This study describes the regulation of thymidylate synthetase activity in mouse 3T6 fibroblasts during serum-induced transitions between the resting (G0) and growing state. The specific activity of thymidylate synthetase was about 17 times lower in resting 3T6 cells than in exponentially growing cells. When resting cells were serum-stimulated to re-enter the cell cycle, thymidylate synthetase activity remained at the level found in resting cells until 12 h following stimulation (G0-G1 phase), then increased sharply as the cells entered S phase. Enzyme activity increased about 20-fold over that of resting cells by 30 h following stimulation and continued to increase linearly for at least another 30 h. Studies with inhibitors of protein and RNA synthesis indicated that the increase in enzyme activity was due to de novo synthesis of the enzyme, and that the increase was controlled at the level of transcription. When cells were stimulated in the presence of inhibitors of DNA synthesis, thymidylate synthetase activity increased in the same manner as in control-stimulated cells. This indicated that the induction of gene expression was not directly coupled to DNA replication. When the serum stimulus was withdrawn during S phase (20 h following stimulation) the cells completed the cell cycle and divided, but then reverted back to the resting state. Thymidylate synthetase activity stopped increasing at about the same time the cells stopped synthesizing DNA, and decreased thereafter with a half-life of 20 to 25 h.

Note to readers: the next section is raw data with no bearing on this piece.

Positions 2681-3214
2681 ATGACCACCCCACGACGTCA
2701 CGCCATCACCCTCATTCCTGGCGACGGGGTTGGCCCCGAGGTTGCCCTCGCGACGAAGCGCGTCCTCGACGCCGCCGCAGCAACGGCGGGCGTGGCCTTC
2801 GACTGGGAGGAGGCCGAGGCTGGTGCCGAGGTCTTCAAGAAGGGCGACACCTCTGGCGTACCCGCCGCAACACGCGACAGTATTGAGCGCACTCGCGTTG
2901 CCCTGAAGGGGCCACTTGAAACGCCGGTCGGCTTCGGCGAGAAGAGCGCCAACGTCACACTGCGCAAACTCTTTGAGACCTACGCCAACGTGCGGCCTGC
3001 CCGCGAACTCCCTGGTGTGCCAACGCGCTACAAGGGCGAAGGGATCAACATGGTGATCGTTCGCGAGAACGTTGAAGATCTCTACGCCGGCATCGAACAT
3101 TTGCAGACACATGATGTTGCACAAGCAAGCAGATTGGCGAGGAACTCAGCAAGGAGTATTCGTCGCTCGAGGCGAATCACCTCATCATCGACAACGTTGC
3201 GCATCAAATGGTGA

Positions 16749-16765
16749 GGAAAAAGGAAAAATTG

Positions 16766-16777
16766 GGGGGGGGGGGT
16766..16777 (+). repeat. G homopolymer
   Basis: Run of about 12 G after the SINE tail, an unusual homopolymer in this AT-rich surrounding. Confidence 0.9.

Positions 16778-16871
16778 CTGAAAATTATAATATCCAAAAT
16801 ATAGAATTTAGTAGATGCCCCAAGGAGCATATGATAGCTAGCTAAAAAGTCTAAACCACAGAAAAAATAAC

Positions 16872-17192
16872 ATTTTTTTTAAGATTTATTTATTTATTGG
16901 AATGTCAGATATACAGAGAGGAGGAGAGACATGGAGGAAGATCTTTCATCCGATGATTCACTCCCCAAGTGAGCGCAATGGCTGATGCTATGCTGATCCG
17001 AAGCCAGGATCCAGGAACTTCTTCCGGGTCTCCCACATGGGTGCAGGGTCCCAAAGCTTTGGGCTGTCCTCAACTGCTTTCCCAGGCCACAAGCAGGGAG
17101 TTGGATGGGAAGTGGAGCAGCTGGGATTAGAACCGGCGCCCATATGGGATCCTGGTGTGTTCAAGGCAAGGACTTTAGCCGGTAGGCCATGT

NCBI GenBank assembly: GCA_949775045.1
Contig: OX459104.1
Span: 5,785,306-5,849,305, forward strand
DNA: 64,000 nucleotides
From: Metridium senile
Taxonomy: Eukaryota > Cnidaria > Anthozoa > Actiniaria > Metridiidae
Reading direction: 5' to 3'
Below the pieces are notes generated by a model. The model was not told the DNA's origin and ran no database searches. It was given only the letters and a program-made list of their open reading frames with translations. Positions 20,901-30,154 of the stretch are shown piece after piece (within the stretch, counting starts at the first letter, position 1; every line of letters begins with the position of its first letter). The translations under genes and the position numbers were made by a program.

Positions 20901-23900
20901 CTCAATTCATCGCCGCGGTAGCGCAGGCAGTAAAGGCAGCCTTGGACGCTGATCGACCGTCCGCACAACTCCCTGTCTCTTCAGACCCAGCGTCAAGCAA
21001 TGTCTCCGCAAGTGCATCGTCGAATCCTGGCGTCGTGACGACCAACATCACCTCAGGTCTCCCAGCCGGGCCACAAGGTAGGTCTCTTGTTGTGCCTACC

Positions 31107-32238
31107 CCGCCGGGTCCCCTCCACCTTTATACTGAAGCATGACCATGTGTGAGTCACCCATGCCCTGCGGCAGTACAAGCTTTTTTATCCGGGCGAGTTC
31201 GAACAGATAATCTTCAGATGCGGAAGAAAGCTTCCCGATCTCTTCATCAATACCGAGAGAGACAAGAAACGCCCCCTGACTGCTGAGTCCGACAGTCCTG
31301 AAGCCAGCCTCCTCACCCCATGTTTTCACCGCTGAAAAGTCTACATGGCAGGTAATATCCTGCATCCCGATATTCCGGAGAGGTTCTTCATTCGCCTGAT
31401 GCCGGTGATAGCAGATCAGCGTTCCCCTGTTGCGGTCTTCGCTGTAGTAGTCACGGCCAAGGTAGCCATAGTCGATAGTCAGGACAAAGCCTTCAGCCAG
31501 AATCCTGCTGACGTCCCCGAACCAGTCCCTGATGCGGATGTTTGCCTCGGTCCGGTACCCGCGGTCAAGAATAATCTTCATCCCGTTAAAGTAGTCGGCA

|Original language||English (US)|
|Number of pages||5|
|Journal||Journal of Biological Chemistry|
|State||Published - Aug 10 1980|